The same principle applies here. The Directorate is therefore satisfied that it is entitled to deal with the advertising objected to in its entirety.
The advertisement depicts, what appears to be a Physiotherapist, stating, “I lost 50 Kilos in only six months – WITHOUT DIETING!” In the copy she also states, “I was a bit sceptical, but I ordered one treatment. I took the capsules before my meals and continued to eat the same amount of food as before”.
It should be noted that words, “WITHOUT DIETING”, are in capitals, clearly done for emphasis. Ms Šcepanovic’s testimony further adds to the impression that this product is effective without any diet. The hypothetical reasonable person would, when looking at the advertisement, interpret it to imply that the product works without dieting. However, this impression is contradicted when the disclaimer is considered.
Although no proof of this has been presented, the Directorate is willing to accept, for the sake of the argument, that the story told in the advertisement is legitimate and true for the model. The respondent cannot, however, hide behind this fact in defending its contradictory statements. The overpowering emphasis is on the “WITHOUT DIETING”, only to have this contradicted by the mandatory disclaimer.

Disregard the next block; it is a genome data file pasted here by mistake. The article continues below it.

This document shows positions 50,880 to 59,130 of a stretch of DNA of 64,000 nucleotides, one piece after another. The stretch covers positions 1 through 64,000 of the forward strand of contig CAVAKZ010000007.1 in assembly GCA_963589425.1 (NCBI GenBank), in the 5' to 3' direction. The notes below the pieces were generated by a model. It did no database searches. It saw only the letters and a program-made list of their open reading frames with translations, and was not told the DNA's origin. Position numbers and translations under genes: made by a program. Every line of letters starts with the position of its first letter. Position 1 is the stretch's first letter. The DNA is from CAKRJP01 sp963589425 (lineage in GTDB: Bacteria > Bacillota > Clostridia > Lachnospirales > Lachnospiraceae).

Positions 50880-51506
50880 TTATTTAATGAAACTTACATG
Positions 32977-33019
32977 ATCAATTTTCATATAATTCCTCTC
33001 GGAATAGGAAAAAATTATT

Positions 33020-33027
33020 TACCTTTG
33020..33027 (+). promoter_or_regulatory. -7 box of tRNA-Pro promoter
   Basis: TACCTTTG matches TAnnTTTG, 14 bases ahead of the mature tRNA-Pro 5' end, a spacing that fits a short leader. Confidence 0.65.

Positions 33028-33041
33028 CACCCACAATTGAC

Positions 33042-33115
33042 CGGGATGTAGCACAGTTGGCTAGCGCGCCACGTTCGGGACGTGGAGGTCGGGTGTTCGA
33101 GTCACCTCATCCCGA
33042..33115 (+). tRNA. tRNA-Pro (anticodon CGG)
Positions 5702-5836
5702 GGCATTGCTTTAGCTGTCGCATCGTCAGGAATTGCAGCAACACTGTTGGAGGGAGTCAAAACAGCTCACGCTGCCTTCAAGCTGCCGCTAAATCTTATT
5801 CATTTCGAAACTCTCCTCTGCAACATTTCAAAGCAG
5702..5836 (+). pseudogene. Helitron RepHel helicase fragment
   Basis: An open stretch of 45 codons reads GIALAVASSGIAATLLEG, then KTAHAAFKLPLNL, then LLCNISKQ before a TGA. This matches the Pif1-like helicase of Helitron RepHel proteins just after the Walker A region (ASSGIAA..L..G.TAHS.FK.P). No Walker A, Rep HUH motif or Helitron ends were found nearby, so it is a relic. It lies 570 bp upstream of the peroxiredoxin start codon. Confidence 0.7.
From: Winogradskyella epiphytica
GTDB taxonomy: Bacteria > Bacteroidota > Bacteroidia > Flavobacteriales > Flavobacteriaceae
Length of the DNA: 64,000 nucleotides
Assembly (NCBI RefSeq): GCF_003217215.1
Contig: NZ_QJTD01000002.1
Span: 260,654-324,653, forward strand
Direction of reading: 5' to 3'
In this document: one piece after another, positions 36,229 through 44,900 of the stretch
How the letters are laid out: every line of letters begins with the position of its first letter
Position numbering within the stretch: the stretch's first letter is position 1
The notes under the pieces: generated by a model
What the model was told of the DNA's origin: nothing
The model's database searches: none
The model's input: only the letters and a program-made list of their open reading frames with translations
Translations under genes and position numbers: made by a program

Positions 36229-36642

While the Directorate accepts that the Code requires a prominent mention of the fact that such products are only effective when used in conjunction with, or as part of a kilojoule-controlled diet, the respondent’s use thereof in this specific context creates ambiguity, which by inference is misleading.
In light of the above ambiguity, the respondent’s advertisement is misleading and in contravention of Clause 4.2.1 of Section II.
Given the above:
- The advertisement in its current format must be withdrawn;
- The process to withdraw the advertisement must be actioned with immediate effect on receipt of this ruling;
- The withdrawal of the advertisement must be completed within the deadlines stipulated by Clause 15.3 of the Procedural Guide;
- The advertisement may not be used again in its current format in future.
The respondent’s attention is drawn to the requirements of Clause 15.5 of the Procedural Guide.
The complaint is upheld.